Not Ready to Drive
“Drive a car? Didn’t I just get you toilet-trained?”
“That was thirteen years ago, Mom.”
“How time flies.”
While the feeling of finally toilet-training the boy was still a warm fuzzy one, I knew that it was time for yet another rite of passage.
He’d been through the first day of school, lost his first tooth, and had his first bike accident. I’d even given him his first razor in the hopes that someday he’d find the courage to shave his fuzzy little mustache.
But driving? He hadn’t even learned to flush the toilet consistently. I didn’t want to be the one responsible for putting this flighty day-dreamer behind the wheel of a fast- moving vehicle.
I had visions of my two-year old car parked in my neighbors’ pansies because he forgot where we lived and missed our driveway.
Still if I didn’t teach him to drive, he wouldn’t be able to get a job. And if he didn’t have a job, he would live with me forever. And if he lived with me forever, he would eat all my food. Even now, when I go to the cupboard for a snack, I am lucky to find a couple of saltine crackers and a few moldy raisins stuck in the back corner of the bottom shelf. The only reason the human composite bin didn’t see these is because he is too lazy to bend down and look.
This was a convincing argument. I had some tiny conscience problems when I thought about the other drivers on the road, but after some consideration - about three seconds - I thought, “Every man for himself!”
First things first. I had to teach him how to put gas in the car. This was first because I needed gas and didn’t want to get out of my car.
I handed him a debit card and he took it between two fingers as if it was something slimy.
I told him to put it in the slot. He decided that was silly. Holding on to my card in one hand, he proceeded to pick up the pump handle. Then he couldn’t decide how to open my gas tank while he had something in both hands. Rather than put down the pump handle, he stuck the debit card in the slot and screwed open my gas tank.
“You have to put the card in and take it out fast,” I said.
After he had inserted the pump handle into the tank, he turned around and pulled out the card at lightning speed.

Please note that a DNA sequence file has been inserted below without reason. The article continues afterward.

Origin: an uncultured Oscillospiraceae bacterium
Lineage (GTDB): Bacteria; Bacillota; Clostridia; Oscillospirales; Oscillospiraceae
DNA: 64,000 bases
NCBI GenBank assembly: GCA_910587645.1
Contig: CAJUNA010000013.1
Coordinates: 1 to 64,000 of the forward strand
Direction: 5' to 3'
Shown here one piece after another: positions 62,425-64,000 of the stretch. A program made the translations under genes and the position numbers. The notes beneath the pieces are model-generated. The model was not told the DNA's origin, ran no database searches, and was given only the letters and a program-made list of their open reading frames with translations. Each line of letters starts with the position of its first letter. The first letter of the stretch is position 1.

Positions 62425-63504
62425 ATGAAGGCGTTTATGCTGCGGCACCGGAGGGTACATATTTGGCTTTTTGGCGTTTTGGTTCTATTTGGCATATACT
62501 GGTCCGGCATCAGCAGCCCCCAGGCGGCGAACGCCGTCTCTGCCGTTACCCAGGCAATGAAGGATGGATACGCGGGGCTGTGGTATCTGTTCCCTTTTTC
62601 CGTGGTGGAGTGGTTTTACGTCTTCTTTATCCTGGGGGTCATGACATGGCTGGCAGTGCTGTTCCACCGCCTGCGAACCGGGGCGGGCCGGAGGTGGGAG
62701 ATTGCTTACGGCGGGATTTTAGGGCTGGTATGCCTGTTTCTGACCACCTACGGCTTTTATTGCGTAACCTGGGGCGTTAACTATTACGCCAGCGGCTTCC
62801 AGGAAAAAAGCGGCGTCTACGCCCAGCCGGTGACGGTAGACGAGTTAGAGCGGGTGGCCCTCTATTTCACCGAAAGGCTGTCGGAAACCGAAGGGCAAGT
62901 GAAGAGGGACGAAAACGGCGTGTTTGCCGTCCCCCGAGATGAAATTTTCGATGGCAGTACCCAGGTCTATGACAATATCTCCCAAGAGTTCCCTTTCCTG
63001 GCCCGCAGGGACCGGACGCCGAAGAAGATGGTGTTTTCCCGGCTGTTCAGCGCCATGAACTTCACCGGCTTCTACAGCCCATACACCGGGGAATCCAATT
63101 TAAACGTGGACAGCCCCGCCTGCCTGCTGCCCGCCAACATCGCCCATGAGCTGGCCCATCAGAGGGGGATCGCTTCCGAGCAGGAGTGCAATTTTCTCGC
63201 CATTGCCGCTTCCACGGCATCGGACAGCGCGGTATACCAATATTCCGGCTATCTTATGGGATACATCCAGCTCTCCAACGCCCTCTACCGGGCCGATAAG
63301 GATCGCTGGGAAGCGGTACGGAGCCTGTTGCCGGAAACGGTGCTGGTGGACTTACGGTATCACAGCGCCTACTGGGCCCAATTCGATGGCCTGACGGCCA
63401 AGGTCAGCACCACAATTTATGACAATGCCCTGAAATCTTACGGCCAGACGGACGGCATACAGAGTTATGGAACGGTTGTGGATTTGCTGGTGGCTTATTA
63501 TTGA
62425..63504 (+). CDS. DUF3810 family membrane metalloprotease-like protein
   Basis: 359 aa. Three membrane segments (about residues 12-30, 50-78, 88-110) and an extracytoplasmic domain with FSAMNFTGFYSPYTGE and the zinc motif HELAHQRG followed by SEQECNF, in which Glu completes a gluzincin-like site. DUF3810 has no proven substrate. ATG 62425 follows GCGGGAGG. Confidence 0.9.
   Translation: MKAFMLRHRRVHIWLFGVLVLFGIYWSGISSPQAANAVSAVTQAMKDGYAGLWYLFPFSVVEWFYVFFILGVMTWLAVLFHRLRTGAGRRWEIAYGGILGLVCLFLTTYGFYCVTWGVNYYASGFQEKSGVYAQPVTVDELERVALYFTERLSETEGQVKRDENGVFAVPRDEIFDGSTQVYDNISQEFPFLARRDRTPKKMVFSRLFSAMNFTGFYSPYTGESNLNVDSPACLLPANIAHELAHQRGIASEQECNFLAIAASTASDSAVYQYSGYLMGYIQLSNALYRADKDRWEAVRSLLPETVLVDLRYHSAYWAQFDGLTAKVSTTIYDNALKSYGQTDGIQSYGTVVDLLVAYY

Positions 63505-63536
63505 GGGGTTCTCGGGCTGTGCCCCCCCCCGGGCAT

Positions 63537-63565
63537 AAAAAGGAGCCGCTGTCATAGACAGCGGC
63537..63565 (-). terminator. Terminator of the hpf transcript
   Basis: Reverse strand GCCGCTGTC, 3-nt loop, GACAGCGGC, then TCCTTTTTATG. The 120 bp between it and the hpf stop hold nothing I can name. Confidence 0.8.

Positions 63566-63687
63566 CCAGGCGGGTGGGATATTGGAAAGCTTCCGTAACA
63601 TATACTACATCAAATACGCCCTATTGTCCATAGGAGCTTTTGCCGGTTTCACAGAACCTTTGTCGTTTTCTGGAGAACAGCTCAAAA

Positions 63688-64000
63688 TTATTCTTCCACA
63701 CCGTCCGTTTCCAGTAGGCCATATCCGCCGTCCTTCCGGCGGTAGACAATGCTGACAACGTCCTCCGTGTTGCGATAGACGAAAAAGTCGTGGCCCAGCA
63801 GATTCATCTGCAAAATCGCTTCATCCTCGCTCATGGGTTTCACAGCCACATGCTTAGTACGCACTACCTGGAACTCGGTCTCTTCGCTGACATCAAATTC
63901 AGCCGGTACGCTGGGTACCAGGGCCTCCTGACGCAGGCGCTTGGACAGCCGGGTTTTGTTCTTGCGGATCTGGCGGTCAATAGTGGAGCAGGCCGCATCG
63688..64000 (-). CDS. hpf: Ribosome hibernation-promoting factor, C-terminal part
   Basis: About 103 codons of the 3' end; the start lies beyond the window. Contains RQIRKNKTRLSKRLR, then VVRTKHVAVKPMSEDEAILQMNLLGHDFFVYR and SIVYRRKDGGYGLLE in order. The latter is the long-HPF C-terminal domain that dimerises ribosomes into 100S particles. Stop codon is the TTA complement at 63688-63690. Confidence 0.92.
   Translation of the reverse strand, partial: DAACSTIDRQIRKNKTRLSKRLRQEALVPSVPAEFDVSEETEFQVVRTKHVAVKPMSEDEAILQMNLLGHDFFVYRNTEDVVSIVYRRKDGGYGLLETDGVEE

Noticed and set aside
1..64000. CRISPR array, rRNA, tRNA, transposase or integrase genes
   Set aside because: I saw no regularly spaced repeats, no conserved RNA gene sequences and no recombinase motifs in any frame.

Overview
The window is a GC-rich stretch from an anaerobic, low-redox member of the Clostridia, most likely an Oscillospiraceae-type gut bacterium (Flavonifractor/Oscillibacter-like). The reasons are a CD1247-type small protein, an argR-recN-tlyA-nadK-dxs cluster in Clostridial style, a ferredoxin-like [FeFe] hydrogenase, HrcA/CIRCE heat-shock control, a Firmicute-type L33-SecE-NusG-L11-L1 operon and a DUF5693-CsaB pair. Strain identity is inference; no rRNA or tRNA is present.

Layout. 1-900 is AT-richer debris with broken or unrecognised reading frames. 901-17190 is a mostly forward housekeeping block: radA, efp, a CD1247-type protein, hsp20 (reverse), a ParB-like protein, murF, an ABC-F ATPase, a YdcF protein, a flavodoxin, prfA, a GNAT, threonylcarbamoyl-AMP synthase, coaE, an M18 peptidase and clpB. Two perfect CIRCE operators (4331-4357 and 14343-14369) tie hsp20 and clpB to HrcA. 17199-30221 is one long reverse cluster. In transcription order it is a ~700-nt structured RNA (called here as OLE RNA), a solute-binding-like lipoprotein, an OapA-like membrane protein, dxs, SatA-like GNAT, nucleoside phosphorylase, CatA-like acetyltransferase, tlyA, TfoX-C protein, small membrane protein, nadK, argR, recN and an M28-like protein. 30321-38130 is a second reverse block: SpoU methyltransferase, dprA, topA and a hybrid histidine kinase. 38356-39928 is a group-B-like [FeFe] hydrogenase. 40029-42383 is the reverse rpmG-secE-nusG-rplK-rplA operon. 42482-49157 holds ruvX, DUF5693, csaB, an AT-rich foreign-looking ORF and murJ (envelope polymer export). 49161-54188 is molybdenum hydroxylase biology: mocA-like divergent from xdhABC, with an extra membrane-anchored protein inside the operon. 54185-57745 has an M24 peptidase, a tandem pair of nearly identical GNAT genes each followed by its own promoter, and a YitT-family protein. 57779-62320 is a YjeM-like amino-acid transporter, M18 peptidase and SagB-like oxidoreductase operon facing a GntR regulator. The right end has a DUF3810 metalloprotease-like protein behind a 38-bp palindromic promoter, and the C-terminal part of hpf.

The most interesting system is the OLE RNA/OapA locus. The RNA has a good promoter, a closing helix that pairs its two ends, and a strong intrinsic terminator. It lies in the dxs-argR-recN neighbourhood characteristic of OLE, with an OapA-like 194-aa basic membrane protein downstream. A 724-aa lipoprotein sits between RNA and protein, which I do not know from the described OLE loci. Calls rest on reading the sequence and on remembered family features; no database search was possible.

“It says error. I’ll try it slower.”
“No, no. Put it in fast AND take it out fast.”
He did it like a Tae Kwon Do move, complete with swooshing sound effects, and ending in a ninja pose.
“It asks for a debit or credit card, Mom.”
“No, it wants to know whether your card is a debit or credit.”
“Oh. Well. what is it?”
“It’s a debit, but push credit.”
“Won’t it know that I’m lying?”
“If it knew, why would it ask?”
“Oh, yeah, right.”
He pushed “ credit” and apparently expected immediate results. What results he was looking for, I don’t know. Impatiently, he pushed “credit” a bazillion times.
“It’s not working,” he said.
“ You only have to push it once.”
He pushed it again - once.
I got out of the car, cancelled the transaction and started the process over. I showed him which gas selection was the cheap one and told him there was never a need for the expensive gas unless he owned a Ferrari.
“That won’t be long,” he said smugly.
I rolled my eyes.
I told him to watch the numbers and stop when it said $30. I even showed him how to prop the handle in the “on” position so he wouldn’t have to hold it the entire time.
When the numbers hit $30, he pulled the handle out of the tank and promptly doused his Crocs with gasoline.
We drove home with the windows down to avoid being asphyxiated.
This is going to be harder than I thought.